Could any sociologist have invented an apter surname for the bride-to-be than “Middleton”, with its undertones of Middle England and middle class? Till now, meritocracy has, in practice, surged ahead. Kate’s parents, Michael and Carole, are entrepreneurial examples. Politically, the marker was Tony Blair’s invention of New (ie Middle Class) Labour…

The upshot, as in the United States, is that an ever increasing proportion of the population will hold some kind of degree. Partly because of this, most Americans now think of themselves as “middle class”. In Britain, a sizeable segment still think of themselves as “working class”, because their fathers, or even grandfathers, were working class. But this curious nostalgia is fast fading.

The physical evidence of meritocracy is all around the commuter-land fringes of every town and city in Britain. In Berkshire, where Kate Middleton and David Cameron grew up, estates of “executive homes” have spread like Japanese knotweed. They are sneered at by those who can afford a bit more, just as the interwar pebbledash semis were sneered at. That’s how Britain is. Class obsesses the British, and especially the English, in the same way that race obsesses Americans.

Chalk one up for British sociology: the coining of the word “meritocracy.”

This commentary comes close to asking a question that I have always wondered about: what would society have to look like before it could truly be called meritocratic? This commentator suggests meritocracy has helped many people in England move up to the middle class but ultimately, Prince William from Eton, the symbol of upper-class England, will carry the day. Does a society need to be mostly middle-class? Do most of the citizens have to feel that they have an opportunity to make their way up the class ladder (which seems to be the thought in America)? Does it mean that a majority or a large number pursue and achieve a college education? Does it mean the reduction of blue-collar jobs and a rise in white-collar and professional positions?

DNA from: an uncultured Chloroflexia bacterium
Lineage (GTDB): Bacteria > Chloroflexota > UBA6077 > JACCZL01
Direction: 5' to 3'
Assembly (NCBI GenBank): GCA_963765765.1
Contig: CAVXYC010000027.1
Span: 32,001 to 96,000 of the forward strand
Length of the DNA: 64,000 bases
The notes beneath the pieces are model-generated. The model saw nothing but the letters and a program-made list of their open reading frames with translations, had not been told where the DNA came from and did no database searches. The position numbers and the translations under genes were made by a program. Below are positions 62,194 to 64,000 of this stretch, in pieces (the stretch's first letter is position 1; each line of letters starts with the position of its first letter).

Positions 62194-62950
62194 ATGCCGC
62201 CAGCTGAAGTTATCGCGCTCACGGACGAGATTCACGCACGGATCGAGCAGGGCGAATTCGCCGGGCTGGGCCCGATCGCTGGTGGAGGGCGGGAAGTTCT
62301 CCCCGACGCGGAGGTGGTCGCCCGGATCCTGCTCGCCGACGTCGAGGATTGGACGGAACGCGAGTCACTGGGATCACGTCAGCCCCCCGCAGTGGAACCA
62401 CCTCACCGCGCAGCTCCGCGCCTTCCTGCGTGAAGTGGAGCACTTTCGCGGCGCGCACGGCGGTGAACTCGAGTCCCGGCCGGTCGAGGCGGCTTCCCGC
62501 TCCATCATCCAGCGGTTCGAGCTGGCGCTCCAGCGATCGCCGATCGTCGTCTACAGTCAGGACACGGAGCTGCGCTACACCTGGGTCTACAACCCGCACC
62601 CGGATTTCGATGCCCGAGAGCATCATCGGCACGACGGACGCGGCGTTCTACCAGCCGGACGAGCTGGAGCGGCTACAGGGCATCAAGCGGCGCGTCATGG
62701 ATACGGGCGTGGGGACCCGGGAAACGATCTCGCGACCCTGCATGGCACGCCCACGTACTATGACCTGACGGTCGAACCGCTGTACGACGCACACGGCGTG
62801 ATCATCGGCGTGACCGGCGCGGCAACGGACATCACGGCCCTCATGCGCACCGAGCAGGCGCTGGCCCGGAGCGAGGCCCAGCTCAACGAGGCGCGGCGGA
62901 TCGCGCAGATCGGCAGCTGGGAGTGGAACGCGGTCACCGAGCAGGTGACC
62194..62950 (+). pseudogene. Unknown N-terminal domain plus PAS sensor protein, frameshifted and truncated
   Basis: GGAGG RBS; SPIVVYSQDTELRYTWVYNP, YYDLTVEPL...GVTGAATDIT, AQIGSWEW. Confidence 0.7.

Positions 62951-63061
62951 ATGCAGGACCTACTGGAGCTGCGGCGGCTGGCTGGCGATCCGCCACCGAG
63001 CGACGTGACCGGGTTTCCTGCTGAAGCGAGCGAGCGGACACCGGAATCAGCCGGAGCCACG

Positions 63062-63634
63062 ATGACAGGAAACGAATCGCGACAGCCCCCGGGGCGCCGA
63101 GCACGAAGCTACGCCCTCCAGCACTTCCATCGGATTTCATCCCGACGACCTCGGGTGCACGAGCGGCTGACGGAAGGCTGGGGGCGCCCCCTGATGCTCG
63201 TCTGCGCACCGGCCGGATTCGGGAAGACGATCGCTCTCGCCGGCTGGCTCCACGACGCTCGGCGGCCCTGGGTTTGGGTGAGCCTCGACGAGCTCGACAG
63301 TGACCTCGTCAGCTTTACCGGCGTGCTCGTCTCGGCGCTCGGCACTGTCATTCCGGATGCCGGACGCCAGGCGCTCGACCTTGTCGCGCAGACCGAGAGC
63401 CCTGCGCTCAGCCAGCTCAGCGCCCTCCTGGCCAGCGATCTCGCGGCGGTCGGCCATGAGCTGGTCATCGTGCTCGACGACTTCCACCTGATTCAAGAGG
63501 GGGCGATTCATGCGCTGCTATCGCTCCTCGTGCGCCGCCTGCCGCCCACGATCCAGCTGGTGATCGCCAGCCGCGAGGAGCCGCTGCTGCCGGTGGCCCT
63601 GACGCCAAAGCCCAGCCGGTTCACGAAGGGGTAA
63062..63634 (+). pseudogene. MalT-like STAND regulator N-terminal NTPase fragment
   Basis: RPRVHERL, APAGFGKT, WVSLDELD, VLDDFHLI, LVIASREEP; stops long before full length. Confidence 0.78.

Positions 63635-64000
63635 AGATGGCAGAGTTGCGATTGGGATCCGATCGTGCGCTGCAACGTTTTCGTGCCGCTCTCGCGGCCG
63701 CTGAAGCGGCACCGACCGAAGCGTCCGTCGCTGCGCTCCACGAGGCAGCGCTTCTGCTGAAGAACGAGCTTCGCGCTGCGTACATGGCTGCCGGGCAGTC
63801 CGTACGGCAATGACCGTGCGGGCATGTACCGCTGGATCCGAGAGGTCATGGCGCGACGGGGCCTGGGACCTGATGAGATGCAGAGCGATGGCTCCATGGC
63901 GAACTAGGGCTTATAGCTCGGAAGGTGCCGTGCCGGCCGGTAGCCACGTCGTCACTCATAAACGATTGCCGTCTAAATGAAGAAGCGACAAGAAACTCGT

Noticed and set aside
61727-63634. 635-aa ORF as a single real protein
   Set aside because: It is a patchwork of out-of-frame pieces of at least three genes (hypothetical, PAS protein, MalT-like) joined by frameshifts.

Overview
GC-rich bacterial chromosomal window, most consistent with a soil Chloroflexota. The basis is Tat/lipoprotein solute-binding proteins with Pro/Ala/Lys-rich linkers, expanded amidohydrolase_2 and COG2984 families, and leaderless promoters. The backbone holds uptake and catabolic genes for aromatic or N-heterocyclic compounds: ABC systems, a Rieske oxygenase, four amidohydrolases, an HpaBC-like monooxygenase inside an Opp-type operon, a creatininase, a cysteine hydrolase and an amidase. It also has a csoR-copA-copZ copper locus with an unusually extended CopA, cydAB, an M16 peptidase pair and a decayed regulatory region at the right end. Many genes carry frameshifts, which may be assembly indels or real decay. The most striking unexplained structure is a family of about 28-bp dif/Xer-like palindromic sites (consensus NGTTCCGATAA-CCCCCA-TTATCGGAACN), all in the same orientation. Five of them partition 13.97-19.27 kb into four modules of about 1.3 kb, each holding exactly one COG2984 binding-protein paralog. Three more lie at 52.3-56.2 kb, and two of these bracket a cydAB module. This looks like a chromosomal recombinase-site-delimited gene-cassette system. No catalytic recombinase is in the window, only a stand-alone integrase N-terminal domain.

This seems difficult to sort out. America likes to think it is meritocratic even as many people have fewer opportunities to move up. Perhaps we could settle on suggesting that America, at least in ideology, is more meritocratic than England?

“Sociological conversion” to faith

As a side note to the Chelsea Clinton wedding, some people have wondered whether this means Chelsea is joining the Jewish faith. In the midst of this wondering, David Breakstone of the Jerusalem Post speaks to a sociologist and introduces me to a new term:

“Many non-Jewish spouses are going through sociological conversions rather than rabbinical conversions,” Prof. Steven Cohen, eminent sociologist of American Jewry and personal friend, tells me in another article on the subject that appeared in this paper. “They’re becoming in effect members of the Jewish community without official rabbinical instruction or authorization. Sociological conversions may be the biggest denomination of converts today.”

This term apparently means that people can become Jewish without adopting Judaism. As one writer at Haaretz.com says, “In the Israeli reality, it is no longer true that the only way to join the Jewish people is to adopt the Jewish religion.”

It would seem these “sociological conversions” could have a large impact on what is means to be Jewish in the future.

Being left off the guest list for the Clinton wedding

The New York Times talks to some people left off the guest list for the Chelsea Clinton wedding. Those left off the list may want to be at the wedding to wish Chelsea well (and several do say this toward the bottom of the article) but there is another dynamic at work:

After all, Washington is a town that revolves around power and access to power, and Ms. Clinton’s wedding has inadvertently provided the chattering class with an imprecise — and, many say, inaccurate — measure of where they stand in Clintonworld.

This is a reminder that much of the adult world revolves around acquiring and defending one’s social status.